Thomas Snyder described study camp as "two weeks of nonstop chemistry but an incredible amount of fun. The Air Force Academy was terrific, and the memories range from eating in Mitchell Hall to hiking in the mountains and the phenomenal chance to meet and talk with Nobel Laureates like Thomas Cech," he says. "I still carry around the periodic table card in my wallet that I got from Dr. Ron Furstenau, a chemistry professor at the academy, who told us we should carry it in case an attractive member of the opposite sex might come up at a party and ask for the atomic weight of gold."

He adds: "The program really reinforced for me how broad the field is and how central chemistry is to the study of so many areas. Study camp strengthened my love for chemistry and made it easy to list as my major when I first started college. It also didn't hurt that the extra studying I had done for the olympiad placed me out of freshman chemistry and into more advanced course work."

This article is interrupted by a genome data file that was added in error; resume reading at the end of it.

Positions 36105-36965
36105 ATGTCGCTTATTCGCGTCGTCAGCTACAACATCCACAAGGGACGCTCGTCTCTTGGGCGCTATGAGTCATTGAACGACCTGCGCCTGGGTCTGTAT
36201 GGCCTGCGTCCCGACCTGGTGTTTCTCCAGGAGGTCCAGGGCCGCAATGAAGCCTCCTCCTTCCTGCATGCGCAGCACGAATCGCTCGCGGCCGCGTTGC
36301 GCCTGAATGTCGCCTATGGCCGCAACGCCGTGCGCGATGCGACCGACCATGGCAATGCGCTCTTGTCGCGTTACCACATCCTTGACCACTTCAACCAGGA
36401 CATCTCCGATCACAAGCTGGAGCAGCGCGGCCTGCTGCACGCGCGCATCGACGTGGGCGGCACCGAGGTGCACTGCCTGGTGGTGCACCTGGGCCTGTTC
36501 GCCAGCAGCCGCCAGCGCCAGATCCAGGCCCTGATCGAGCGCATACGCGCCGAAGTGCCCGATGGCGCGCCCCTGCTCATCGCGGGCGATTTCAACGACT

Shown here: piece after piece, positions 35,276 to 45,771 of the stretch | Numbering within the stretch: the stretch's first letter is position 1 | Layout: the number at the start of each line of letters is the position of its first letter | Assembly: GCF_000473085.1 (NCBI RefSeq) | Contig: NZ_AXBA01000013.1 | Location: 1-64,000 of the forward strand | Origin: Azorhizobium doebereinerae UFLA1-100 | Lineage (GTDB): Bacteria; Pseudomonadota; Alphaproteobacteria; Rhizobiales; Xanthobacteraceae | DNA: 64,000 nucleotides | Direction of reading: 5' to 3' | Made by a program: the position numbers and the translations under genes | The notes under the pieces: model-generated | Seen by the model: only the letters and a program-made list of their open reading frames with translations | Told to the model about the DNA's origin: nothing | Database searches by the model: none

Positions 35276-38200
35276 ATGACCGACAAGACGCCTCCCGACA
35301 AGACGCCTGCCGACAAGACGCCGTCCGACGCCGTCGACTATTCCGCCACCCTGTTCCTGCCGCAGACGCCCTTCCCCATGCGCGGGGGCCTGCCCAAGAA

Snyder attended study camp in 1997 and made the U.S. team that competed in Melbourne, Australia, in 1998, where he won a gold medal. Now he represents the U.S. in a different arena—puzzle competitions. In June, Snyder won the online Google U.S. Puzzle Championship, solving 19 of 20 puzzles. In March, he won the World Sudoku Championship, which took place in Prague, Czech Republic.

When he's not conquering the puzzle universe, Snyder does chemistry. In August 2007, he earned a Ph.D. in chemistry from Harvard under David Liu, and he is now a postdoc with Stephen Quake at Stanford University, where he is focusing on developing new techniques for the synthesis and discovery of small molecules.